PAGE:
Sustainable aquaculture with a responsible water and nutrient management

Head of the research program: Assoc.Prof. Dipl.-Ing. Jan Mráz, PhD.

The research team of the RP 3 consists of selected employees from two research institutes. These belong to seven scientific laboratories of the FFPW USB, specifically the Laboratory of Nutrition, the Laboratory of Controlled Reproduction and Intensive Fish Culture, the Laboratory of Applied Hydrobiology, the Laboratory of Lipid Metabolism, the Laboratory of Aquatic Toxicology and Ichtyopathology, the Laboratory of Signal and Image Processing and the Laboratory of Intensive Aquaculture. Next, it comprises employees of the Department of Ecosystem Biology of the Faculty of Science, University of South Bohemia and employees of the Department of Hydrochemistry and Ecosystem Modelling and the Department of Aquatic Microbial Ecology of the Institute of Hydrobiology, Biology Centre CAS.
The world fish consumption has been constantly rising thanks to the growth of human population and information about positive effects of fish on human health. Demand for fish has been satisfied primarily through freshwater aquaculture production. From the worldwide point of view, aquaculture has become the fastest growing animal production industry in the past 50 years with an annual production growth of around 8%. It is expected that by 2050, human population will increase to 9 billion people. Such sharp increase will raise demand for foodstuffs and water and subsequently for feed and fertilizers. In order to cover the existing fish consumption, it will be necessary to increase the aquaculture production by at least 60%. In the Czech Republic, aquaculture has almost a thousand-year-old tradition and thanks to its historical legacy in the form of pond resources, it has mainly focused on pond fish farming. Due to increasing requirements for the environmental conservation, it is supposed that fish pond production has achieved its top level and the fish production growth will be implemented through intensive aquaculture. According to the National Strategic Plan for Aquaculture, the increase in the fish production will be achieved mainly by establishing new recirculation aquaculture systems. By building new recirculation farms and pressure exerted on ecological fish production, an increased demand for know-how, technologies and innovative solutions leading to sustainable and diversified aquaculture will emerge. The objective of the proposed research programme is to support freshwater fish farming through a technical and biotechnical innovation which will enable this sector ecological, efficient, balanced, diversified, and continuous with a quality production of fish and their products.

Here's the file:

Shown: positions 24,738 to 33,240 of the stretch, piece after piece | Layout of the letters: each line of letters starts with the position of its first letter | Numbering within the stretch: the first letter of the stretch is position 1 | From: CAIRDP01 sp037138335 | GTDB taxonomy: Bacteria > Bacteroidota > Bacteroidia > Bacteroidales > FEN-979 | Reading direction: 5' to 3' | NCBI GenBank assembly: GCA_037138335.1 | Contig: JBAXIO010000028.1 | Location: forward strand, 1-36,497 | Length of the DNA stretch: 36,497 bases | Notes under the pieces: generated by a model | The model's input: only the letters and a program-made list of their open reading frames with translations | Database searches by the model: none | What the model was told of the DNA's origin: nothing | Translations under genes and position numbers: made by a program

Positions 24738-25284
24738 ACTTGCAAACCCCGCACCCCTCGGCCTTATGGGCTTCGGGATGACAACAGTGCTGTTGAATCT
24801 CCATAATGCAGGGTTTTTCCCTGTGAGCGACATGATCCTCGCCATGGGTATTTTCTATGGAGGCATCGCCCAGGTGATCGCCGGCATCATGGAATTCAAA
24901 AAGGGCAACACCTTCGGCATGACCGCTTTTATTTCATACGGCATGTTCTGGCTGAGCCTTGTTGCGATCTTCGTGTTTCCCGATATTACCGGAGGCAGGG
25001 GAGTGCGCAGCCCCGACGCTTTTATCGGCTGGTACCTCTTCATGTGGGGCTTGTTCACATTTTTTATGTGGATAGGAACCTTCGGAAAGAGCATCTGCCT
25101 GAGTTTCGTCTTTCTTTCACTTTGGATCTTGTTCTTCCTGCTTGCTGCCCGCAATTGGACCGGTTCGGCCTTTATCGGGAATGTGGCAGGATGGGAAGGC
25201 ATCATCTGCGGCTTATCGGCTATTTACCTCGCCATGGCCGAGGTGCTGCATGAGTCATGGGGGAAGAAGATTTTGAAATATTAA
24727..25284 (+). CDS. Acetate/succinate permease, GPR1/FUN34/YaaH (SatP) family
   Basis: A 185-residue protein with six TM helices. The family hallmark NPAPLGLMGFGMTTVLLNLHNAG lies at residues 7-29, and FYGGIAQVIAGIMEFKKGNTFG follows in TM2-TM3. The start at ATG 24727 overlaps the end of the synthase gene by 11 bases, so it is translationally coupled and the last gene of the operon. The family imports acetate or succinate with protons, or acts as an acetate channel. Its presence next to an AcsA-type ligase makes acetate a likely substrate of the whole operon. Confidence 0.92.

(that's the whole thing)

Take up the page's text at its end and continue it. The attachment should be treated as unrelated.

The vision of the research programme is the aquaculture as the future solution for maximum production of quality foodstuffs for people with minimum consumption of water and energy, minimum production of waste matters, minimum 'food miles' and minimum competition for resources with consumption of people and farm animals. Next objective is that the aquaculture industry, which is dependent on supply of fish from oceans and pollutes aquatic resources, would become an industry independent on sea fishery with a negative balance of waste production.
Objective of the RP

The objective of the research programme is to develop technologies enabling maximum use of nutrients, wastes, including municipal waste of a vegetable and animal origin, and energy for production of fish and plants with minimum released waste products and greenhouse gases into the environment. Key outputs of the RP will be mutually connected technologies for production of fish, plants and other organisms with treatment and use of waste which enabling maximum use of nutrients directly on an aquaculture or aquaponic farm with minimum released waste products into the environment. Target results are those having a significant impact for the entire society, mainly for ensuring enough high-quality foodstuffs, minimization of production of greenhouse gases, use of waste, reduction in food miles and thus decrease in fossil fuels, decrease in water consumption and production of waste, decrease in water eutrophication and reducing dependence of aquaculture on fishery.

The research team thanks to their applied research and broad national and international cooperation regularly contributes to technical and technological innovations and optimizations of intensive breeding of valuable fish species such as pike perch (Sander lucioperca), perch (Perca fluviatilis), burbot (Lota lota) and other species. Recently, a special airlift system has been applied in fish culture practice to streamline water flow and sediment deposition in culture tanks. Furthermore, there was a description of the artificial induction of the production of triploid pike perch and the optimization of the initial exogenous nutrition in pike perch larvae using rotifers Brachionus plicatilis, that increases survival of reared fish by 30–40%. The research team was engaged in research of serious viral diseases of cyprinids species, which in recent years contributes to increased carp mortality in ponds in spring and autumn. The team has developed a patented carp breeding technology with increased omega 3 fatty acids (omega 3 carp) and tested its positive effects in the treatment of cardiovascular disease. Omega 3 carp has been available for several years on the pre-Christmas market. We are planning to build aquaponics research centers for the further development of sustainable aquaculture and other water and nutrient-efficient technologies.

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